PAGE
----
I can only redouble my urgency and encourage all of you to contribute to the great discussion now being joined about the future of the federal depository library program. This is the first president, and perhaps the first congress as well, who share in a civic vision where the expansiveness of the democratic and civic possibilities of a well ordered digital library system just might be in reach.
Before I return with a gimlet-eyed weariness to the civic project, I am going to enjoy this moment of rediscovered idealism in the democratic experiment.
See you on Day 4.
Well, already there is an information gap -- just two days into the new Administration. The first is constitutional, and stems from the stumbling exchange between Obama and Supreme Court Justice Roberts during the oath of office on Tuesday. Apparently the clumsy dialogue raised contstitutional questions of the legitmacy, and there was a do over Wednesday evening. Good to know the power of the mother of all goverenment information, the Constituion, still has its foundational mojo going -- especially after eight years were the practice and philosophy seemed to consider constitutional advantages in such a limited fashion.
What I find more curious (but not surprised, considering other news stories of the technological and transitional state of affairs in the White House) is how few (if any) of Obama's official words, statements, news releases, etc. actually appear on the White House web page. The other official sources, Weekly Compilation and the Federal Register are also behind.
I predict a robust life and purpose for government informationn librarians in the near future.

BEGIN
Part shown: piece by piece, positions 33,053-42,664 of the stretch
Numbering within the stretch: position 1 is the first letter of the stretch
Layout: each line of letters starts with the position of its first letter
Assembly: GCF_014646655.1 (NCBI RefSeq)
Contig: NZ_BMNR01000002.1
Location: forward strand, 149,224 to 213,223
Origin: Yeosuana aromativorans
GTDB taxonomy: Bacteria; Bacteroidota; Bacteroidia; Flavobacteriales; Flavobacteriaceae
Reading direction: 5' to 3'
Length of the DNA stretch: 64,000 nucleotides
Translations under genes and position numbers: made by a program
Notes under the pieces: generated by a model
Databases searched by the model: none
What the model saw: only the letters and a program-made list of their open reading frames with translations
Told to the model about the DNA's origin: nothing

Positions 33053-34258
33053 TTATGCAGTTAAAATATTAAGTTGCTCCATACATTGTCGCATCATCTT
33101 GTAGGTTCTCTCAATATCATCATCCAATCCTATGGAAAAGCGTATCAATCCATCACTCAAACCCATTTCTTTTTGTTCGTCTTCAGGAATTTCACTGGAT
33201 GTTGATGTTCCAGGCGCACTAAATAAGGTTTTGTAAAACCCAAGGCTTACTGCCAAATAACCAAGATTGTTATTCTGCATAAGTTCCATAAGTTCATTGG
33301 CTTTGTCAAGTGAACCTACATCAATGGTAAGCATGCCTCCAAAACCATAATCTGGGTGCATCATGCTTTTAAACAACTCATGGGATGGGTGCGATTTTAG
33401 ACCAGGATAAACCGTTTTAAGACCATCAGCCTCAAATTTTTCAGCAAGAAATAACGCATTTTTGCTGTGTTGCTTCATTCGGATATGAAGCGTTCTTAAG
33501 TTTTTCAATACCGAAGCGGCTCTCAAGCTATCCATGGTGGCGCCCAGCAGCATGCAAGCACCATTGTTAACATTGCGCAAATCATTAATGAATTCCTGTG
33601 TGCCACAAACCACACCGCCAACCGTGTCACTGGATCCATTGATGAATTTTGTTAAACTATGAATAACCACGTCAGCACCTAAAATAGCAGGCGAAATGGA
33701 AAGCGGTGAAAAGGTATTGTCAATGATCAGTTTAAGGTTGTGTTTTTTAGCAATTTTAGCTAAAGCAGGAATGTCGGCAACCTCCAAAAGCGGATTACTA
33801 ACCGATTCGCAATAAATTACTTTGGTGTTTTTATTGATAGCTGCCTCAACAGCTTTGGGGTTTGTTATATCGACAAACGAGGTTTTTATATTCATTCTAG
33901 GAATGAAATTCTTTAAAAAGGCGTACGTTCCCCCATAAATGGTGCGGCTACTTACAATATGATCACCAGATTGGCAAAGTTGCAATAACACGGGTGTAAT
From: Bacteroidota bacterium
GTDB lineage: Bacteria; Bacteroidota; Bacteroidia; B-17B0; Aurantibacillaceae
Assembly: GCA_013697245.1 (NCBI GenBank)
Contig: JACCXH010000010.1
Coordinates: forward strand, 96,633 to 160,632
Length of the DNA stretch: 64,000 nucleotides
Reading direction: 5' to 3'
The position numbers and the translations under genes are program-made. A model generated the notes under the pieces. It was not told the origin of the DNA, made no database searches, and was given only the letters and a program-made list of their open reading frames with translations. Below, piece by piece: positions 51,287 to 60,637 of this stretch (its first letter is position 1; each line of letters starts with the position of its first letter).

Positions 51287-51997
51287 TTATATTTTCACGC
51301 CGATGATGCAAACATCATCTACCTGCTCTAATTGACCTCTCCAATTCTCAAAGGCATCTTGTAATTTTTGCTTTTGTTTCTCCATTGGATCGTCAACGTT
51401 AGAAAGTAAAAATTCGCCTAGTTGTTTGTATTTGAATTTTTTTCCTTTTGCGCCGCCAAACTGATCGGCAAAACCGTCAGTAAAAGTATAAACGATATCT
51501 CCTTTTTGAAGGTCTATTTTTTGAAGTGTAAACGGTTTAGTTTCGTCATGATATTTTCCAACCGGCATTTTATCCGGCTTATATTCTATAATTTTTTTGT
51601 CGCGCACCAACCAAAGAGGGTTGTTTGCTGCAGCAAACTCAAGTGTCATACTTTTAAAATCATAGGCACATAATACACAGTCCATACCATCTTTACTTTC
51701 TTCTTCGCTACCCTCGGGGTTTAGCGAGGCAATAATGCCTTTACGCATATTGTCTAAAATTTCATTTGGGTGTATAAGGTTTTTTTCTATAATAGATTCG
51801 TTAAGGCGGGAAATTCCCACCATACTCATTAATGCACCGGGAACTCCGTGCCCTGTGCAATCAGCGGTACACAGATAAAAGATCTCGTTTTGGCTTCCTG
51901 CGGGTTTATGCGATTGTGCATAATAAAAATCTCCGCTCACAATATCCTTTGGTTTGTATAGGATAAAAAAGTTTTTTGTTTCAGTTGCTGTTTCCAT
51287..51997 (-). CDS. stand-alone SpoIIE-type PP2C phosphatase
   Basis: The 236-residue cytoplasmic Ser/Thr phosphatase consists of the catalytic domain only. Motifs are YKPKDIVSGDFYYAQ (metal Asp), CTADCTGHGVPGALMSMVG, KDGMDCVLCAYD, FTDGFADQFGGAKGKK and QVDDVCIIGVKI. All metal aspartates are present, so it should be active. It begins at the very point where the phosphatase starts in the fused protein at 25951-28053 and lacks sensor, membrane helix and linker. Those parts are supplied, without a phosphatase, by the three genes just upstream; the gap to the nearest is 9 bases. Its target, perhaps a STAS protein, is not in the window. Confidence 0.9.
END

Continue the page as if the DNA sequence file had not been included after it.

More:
See you on Day 3
And so, Team Obama greets the first day of Government Information Liberation with, among many other things, the recision of G.W. Bush's infamous Presidential Records Executive Order. But a closer reading of the press release and the order itself proves to be more nuanced. As it states in the news release about the new executive order:
"This order ends the practice of having others besides the President assert executive privilege for records after an administration ends. Now, only the President will have that power, limiting its potential for abuse. And the order also requires the Attorney General and the White House Counsel to review claims of executive privilege about covered records to make sure those claims are fully warranted by the Constitution.”
So the new order consolidates the power of review back into the current White House, which we all hope is much more enlightened than other political powers. Is it a true revocation of the early Bush doctrine? Maybe yes, maybe no. It would be much better to have statutory language that makes clear which records are reviewable and which are not, otherwise each administration can change the intent of the law according to its own political whim.
Perhaps only a new law, such as the Presidential Records Act of 2009 can take this descision making power from the politics of executive and/or legislative will.
On another front, it will be very interesting to see how the policies and programs of Obama will be distinguished from those of Bush. Web pages may change, as demonstrated by the Obama White House web site; but so many other Bush decisions and laws he signed while in office will remain in effect that swapping out Secretaries or Cabinet level officers won't necessarily lift the yoke of Bush doctrine completely.
This will be a very, very good season to be a government information librarian.